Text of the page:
Miami is a team that rotates well to defend the perimeter and funnel guys into tough contested shots. The Dubs shot a dismal 39% from the field and a rough 11-of-34 from beyond the arc. It was encouraging to see them generate almost a third of their point total from the free throw line.
Lee in particular has been a revelation this season. He led the team in scoring last night with 26 points on 7-of-12 shooting, 5-of-7 beyond he arc. He’s showing an increased confidence in toggling between the catch-and-shoot or rim attacks.
When the Splash Bros return, those driving lanes will become more wide open, and the offense should hum at a far smoother pace.
As we all wait for the Splash Bros return, special attention is being paid to abandoned-former-high-draft-picks-turned-Warriors-starters, Andrew Wiggins and Marquese Chriss.
Let’s start with Chriss, who may be the greatest Warriors center since the days of Wilt Chamberlain and Nate Thurmond (jk jk lol).
Chriss had 17 points and 9 rebounds against Miami’s tough front line. He’s playing with an infectious rambunctiousness that pumps up his teammates and captures the SportsCenter highlights crowd.
THAT’S HOW YOU CATCH A BODY! This Sacramento native and 2016’s #8 overall pick is only 22-years old and is looking stellar in the blue-and-gold.
Now, onto 2014’s, #1 overall pick, the enigmatic Mr. Wiggins.
Wiggins struggled in the first half under the Heat’s physicality; they walled him off from the rim and dared him to shoot. He passively obliged and early on his shot chart resembled a bad James Harden quarter. Here’s his shot chart at intermission.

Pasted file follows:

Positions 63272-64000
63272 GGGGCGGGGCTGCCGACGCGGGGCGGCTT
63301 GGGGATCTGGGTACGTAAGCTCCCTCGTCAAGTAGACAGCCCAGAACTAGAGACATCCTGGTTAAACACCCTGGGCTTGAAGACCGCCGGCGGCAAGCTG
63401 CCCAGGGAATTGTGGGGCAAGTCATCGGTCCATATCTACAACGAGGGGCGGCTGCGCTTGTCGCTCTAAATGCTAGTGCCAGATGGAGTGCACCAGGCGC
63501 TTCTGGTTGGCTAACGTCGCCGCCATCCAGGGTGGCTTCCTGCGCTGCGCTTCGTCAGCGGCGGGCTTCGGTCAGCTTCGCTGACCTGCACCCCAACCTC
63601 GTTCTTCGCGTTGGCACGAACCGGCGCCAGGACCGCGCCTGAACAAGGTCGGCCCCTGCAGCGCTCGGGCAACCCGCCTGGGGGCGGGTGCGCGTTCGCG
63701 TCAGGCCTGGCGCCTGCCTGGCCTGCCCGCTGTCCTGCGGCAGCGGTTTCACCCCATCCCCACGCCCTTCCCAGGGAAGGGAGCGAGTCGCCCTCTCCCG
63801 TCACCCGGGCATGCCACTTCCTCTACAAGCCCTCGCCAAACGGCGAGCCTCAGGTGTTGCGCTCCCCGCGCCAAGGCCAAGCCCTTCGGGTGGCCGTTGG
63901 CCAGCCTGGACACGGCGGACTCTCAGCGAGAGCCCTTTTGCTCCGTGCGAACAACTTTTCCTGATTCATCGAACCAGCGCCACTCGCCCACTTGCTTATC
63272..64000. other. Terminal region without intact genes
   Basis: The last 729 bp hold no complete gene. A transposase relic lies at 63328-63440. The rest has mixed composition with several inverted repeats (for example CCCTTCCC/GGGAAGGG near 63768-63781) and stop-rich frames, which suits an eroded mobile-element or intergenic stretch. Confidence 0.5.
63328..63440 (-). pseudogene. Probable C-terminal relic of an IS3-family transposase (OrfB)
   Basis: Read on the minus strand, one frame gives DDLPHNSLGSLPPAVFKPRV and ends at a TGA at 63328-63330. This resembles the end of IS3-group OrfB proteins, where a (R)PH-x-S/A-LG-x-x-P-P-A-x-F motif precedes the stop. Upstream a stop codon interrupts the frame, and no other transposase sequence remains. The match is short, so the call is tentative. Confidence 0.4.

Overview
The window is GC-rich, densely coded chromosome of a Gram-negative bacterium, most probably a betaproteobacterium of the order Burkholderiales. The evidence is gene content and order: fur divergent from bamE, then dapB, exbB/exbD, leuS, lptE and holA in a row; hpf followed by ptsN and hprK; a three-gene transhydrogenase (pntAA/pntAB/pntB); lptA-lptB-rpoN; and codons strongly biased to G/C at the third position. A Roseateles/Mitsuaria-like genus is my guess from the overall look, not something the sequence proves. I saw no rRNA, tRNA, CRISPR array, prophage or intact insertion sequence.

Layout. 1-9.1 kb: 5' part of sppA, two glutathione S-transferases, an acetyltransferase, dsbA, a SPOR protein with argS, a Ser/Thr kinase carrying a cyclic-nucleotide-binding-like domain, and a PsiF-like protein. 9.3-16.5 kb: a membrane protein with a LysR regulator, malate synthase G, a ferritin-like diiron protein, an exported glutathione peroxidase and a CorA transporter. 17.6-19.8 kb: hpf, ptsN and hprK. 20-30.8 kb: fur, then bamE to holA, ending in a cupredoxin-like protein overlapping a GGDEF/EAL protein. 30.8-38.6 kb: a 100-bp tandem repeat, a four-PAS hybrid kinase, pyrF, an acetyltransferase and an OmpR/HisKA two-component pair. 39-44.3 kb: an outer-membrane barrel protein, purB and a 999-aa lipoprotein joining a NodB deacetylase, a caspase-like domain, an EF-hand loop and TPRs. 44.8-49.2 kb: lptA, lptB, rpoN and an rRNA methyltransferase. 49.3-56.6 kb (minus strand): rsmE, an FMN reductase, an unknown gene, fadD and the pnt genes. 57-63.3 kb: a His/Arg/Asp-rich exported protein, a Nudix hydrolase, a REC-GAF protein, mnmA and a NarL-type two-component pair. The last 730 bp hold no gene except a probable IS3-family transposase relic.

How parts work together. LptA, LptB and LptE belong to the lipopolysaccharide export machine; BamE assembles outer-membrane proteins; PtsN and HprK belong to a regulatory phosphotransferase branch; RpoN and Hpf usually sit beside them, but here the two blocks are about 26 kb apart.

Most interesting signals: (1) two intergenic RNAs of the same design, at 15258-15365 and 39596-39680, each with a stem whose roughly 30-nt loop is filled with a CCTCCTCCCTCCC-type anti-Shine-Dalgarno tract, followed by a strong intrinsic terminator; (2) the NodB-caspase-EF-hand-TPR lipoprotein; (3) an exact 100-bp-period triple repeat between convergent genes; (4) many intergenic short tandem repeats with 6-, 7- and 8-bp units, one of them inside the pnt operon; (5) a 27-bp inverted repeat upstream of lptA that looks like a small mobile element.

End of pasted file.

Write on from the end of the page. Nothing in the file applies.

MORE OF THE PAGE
Even more alarming was the way he was getting torched by the Heat’s opportunistic off-ball offensive scheme.
I could already feel the Wiggins-doubters who were momentarily shushed by his solid first game against the Lakers, rising out of the shadows flapping their arms wildly, squawking “BAD CONTRACT! BAD CONTRACT!"
But in third quarter, suddenly it seemed like Wiggins figured out how to find his shots in the Warriors’ motion-offense. The ball started hopping around from Dub to Dub, with Wiggins decisively flying ready to shoot, pass, or drive.
Defensive clamps, eh? Offensive explosion, huh? With Wiggins on the floor you say? I wonder if that’s replicable…
He finished 18 points on 6-of-14 shooting, 2-of-7 from downtown, with 4 assists, 2 rebounds, and a +6 plus/minus. Per usual, consistency is the question with this young man, and I look forward to seeing him grow with this club.
And of course, things should get a tad easier for him once the Dubs get the greatest shooters of all-time back.
Oh yeah and the Miami Heat look hella good
Now THIS is what a dark-horse contender should look like.
Butler is an All-Star and dominant two-way force. His 21 points, 10 rebounds, 5 assists, and 4 steals made him look like a man among boys during key sequences of the game. I’m sure he was motivated to ball out against Andrew Wiggins, his former teammate on the Titantic, oops, I mean Minnesota Timberwolves.
The Heat also have a dynamic Draymond Green-esque big in Bam Adebayo, who tallied a line of 13-11-7. The scariest part of this team is their depth: Kelly Olynk, Jae Crowder, and Goran Dragic combined for 48 bench points. Combine with with Iguodala and you have a four man lineup that could easily start for several franchises.
They are relentless and molded after Pat Riley/Erik Spoelstra’s defense-first Heat teams that have made five Finals trips since 2006. If I were a betting man, I might be inclined to wager on the Heat stealing the East.
Can Iguodala make it six straight Finals trips?